Families of 3- and 4-year-olds in Texas have an option available to them called “Dual Enrollment.” In Texas, children ages 3 and 4 can go to a private preschool and receive services, such as speech therapy, through the public school. As another option, preschoolers may stay home (like many children this age do) and receive needed public school services. Recognizing that many PPCD programs are designed only for students with disabilities, Texas made the decision to allow 3- and 4-year-olds to be dually enrolled to give them more opportunities to interact with their typically developing peers.
Examples of dual enrollment include:
- A child with Cerebral Palsy is enrolled in the private preschool at the family church. The family decides that they want to dually enroll their child and bring him/her to the public school once a week for physical therapy. In order to do this, the ARD committee determines goals for physical therapy and the services begin.
- A child with Down Syndrome is enrolled in a neighborhood preschool. The public school has an arrangement with the private preschool to provide an itinerant PPCD teacher. This means that the public school works with the private preschool by providing a special educator to work with the child with disabilities in the private setting, or to provide supports to that teacher in the private setting.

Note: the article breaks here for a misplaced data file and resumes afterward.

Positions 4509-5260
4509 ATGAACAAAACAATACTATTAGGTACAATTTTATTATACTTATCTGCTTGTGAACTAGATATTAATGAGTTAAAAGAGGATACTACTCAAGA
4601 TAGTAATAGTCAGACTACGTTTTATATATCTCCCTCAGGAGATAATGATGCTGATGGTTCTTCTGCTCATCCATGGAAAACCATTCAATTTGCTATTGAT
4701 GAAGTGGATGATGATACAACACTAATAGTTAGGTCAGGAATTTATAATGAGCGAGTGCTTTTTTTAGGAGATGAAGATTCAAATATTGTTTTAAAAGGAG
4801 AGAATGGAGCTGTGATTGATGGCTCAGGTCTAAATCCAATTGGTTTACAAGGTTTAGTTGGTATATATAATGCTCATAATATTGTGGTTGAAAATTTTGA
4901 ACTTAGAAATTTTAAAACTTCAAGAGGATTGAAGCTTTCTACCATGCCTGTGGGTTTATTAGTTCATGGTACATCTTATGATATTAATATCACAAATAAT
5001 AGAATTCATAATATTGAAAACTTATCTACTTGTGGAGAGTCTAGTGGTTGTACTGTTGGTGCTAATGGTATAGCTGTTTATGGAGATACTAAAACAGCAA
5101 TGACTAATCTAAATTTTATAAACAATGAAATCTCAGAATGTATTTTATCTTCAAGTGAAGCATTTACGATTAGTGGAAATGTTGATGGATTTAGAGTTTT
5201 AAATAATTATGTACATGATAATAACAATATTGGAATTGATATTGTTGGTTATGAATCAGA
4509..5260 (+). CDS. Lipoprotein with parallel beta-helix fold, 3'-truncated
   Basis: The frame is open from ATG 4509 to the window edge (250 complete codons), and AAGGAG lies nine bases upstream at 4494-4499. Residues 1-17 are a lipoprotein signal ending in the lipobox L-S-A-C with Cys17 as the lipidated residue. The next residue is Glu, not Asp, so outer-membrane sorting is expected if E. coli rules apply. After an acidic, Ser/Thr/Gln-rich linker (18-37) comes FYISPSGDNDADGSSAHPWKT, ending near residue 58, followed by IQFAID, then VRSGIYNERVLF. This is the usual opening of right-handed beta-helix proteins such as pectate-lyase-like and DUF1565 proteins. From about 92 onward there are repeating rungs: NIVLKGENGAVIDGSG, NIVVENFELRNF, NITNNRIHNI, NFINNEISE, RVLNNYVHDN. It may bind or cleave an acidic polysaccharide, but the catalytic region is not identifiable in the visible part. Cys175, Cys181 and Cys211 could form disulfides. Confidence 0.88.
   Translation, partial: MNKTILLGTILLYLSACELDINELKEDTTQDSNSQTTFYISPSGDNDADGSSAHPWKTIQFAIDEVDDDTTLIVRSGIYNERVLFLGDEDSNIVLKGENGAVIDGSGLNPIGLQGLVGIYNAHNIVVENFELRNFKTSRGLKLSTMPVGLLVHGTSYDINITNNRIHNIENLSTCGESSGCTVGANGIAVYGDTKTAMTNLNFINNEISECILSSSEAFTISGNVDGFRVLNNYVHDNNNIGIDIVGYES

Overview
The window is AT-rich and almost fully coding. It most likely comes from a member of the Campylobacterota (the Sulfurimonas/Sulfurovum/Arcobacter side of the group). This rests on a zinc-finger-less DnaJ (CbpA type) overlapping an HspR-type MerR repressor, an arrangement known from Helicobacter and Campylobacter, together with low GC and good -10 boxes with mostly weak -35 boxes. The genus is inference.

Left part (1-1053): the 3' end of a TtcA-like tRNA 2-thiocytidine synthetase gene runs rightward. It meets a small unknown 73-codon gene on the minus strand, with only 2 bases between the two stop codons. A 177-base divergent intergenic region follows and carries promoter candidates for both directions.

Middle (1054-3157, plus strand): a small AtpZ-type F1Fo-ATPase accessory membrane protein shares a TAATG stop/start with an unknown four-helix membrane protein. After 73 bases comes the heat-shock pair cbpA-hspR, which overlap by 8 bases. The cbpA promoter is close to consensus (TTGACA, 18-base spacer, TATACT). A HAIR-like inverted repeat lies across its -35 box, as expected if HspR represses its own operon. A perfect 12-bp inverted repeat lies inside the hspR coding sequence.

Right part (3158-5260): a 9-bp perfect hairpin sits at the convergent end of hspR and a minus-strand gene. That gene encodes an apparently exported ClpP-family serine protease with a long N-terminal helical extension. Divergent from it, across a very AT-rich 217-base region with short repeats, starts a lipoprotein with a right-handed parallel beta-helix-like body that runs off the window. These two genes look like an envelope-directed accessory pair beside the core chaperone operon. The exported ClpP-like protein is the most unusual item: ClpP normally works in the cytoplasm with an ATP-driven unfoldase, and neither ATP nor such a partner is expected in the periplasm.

Parents should know that special education and related services are available at no cost to families. However, families are responsible for any fees associated with a private placement.
Services will continue until the end of the school year in which the student turns five, or until the student is eligible to attend a district's public school kindergarten program, whichever comes first.
NOTE: Transportation is a related service that should be discussed in the ARD meeting. The district must provide transportation if the child’s parents cannot. This requirement by the Individuals with Disabilities Education Act applies to 3-5 year olds who may not be attending the school’s preschool program, but who need special transportation in order to get to speech or other therapies they receive through the school district. Transportation from the child’s home to the private preschool is not an eligible service.
Least Restrictive Environment/Inclusion
- Preschool LRE Environments/Settings Question & Answer Document - Access to General Curriculum (Region 20 ESC)
- OSEP Dear Collegue Letter Regarding LRE for Preschool Children (pdf) - This letter clarifies how least restrictive environment (LRE) requirements apply to the placement of preschool children with disabilities.
- Early Childhood Technical Assistance Center Proposed Benefits of Inclusion and Research & Studies on Inclusion
- Division of Early Childhood (DEC) and National Association for the Education of Young Children (NAEYC) – Joint Position Statement on Early Childhood Inclusion
- Inclusive Schools Network - Early Childhood Resources
- Disability is Natural articles by Kathie Snow – Environment, Environment, Environment and Special Education Preschools, Help or Hindrance
Preschool Programs for Children with Disabilities
Texas Education Agency
Student Attendance & Accounting Handbook – See Section 4